I'm not sure about Collingwood himself and CLD's assessment of him may be off beam. He did a fair job considering he was surrounded by six of CLD's seven sisters including his own mother.  Not my idea of a good way to write a book!  However, he did it and in record time - probably thinking that CLD would fade in people's memory if he didn't get a spurt on.  Whoever comes to CLD study has to read Collingwood, then Isa Bowman's book and extracts of pieces written by people who knew him.  The modern biographers are simply giving us their opinion on what they read there, few new 'facts' have emerged since Green's days as to CLD's character.  Even his bank account wasn't as illuminating as I expected it to be - no criticism intended of Jenny Woolf, who will be reading this, she did a good job with what she had but no earth shattering facts emerged.
         
        Keith
         
        ----- Original Message -----
        From: Kate Lyon
        Sent: Thursday, January 19, 2006 1:01 PM
        Subject: Re: [lewiscarroll] Re: What defines Lewis Carroll

        Hi Keith,
         
        Quite right, I did.
         
        There is nothing in your reply that I would disagree with in specifics.  I particularly like your second paragraph.
         
        With regards to the censorship of the diaries, well one can only speculate.  The fact is that at that particular time in England the publication of the diaries/journals of Lewis Carroll would have guaranteed a substantial income for the family.  In fact one of the oddities of the way in which Carroll's estate was disposed is that it was done in a relatively low key way.
         
        Yoyur comment on Christina Rosetti strikes a bell.   I'm not sure, but didn't she visit Hastings at some time when MacDonald was there?  This is just a sort of instinctual memory thing, and as such defeinitely suspect.  I'm not sure whether she visited with the family ensemble.  I'll check.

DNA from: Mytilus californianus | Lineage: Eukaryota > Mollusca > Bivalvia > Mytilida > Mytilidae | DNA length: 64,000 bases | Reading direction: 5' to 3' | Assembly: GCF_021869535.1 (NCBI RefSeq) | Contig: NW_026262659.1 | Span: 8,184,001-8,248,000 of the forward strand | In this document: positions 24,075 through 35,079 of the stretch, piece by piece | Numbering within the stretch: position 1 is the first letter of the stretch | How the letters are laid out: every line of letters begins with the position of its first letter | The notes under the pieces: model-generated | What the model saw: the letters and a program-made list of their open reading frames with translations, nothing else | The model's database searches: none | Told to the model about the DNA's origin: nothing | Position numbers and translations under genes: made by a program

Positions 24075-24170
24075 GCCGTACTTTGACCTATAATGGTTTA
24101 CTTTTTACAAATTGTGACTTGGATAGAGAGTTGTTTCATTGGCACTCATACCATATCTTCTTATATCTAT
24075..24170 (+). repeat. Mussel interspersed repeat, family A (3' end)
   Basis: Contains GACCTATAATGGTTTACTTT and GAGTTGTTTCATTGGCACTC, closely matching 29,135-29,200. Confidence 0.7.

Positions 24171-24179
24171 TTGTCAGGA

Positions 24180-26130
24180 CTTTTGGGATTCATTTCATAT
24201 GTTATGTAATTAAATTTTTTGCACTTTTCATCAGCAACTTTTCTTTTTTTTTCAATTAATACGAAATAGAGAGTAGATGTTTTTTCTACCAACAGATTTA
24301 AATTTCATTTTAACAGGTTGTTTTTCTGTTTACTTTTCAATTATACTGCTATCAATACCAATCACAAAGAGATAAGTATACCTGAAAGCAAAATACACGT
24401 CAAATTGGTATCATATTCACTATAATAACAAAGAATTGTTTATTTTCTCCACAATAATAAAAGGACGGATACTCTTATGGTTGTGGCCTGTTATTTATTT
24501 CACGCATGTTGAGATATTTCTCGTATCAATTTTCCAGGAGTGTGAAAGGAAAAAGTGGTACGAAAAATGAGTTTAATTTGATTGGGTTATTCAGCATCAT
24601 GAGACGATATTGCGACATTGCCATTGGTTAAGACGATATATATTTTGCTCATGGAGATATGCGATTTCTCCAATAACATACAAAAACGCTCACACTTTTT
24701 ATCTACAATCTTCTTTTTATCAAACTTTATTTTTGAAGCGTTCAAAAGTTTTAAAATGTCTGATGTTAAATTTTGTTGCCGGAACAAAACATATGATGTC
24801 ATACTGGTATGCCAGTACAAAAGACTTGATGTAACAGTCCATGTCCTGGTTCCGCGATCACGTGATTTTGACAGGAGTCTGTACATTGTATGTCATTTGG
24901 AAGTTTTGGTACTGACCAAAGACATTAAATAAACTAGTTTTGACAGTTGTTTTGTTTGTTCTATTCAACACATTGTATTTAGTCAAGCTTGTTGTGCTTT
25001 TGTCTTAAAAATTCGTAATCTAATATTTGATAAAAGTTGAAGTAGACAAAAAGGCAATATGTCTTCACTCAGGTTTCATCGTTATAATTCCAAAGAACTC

With regards to the journal, well it was flawed, but it was quite clearly deliberately flawed and flawed by a person who, let's face it did not have the competence to produce a decent biography.  One has to ask why, of all people, the family chose Collingwood.  After all Collingwood was a person who is remembered in Carroll's letters as the person in his family of whom who he had least regard, both politically and intellectualy.  A very odd choice indeed!
         
        Regards
         
        John
        ----- Original Message -----
        Sent: Thursday, January 19, 2006 4:17 AM
        Subject: Re: [lewiscarroll] Re: What defines Lewis Carroll

        John,
         
        you've sent me a reply which should be someone else's!  Yes - I am sometimes disagreeable!
         
        I agree Collingwood's account was flawed but that doesn't mean you can dismiss it wholesale and everyone agreeing is not a good measure of what is correct!  There's plenty in there that needs to be respected, letters and anecdotes alike.  I always work on the principal that if there's no reason to lie then he probably hasn't. Mind you, I admit I may not know the reasons!
         
        Just because the diaries were censored does not mean they hide some ghastly secret.  What five unmarried sisters and two unmarried nieces found shocking is not likely to have shocked the outside world - and fashions change. i.e. years ago you were not a paedophile if you had a camera in a playground taking your own children on the swings you were just a guy with a camera!  Nowadays, you would be locked up for it! They allowed the references to children to stay because they were less shocking in those days than liaisons with grown up women.  As I said perceptions change throughout the years.  It's only three hundred years ago that the authorities were hanging witches!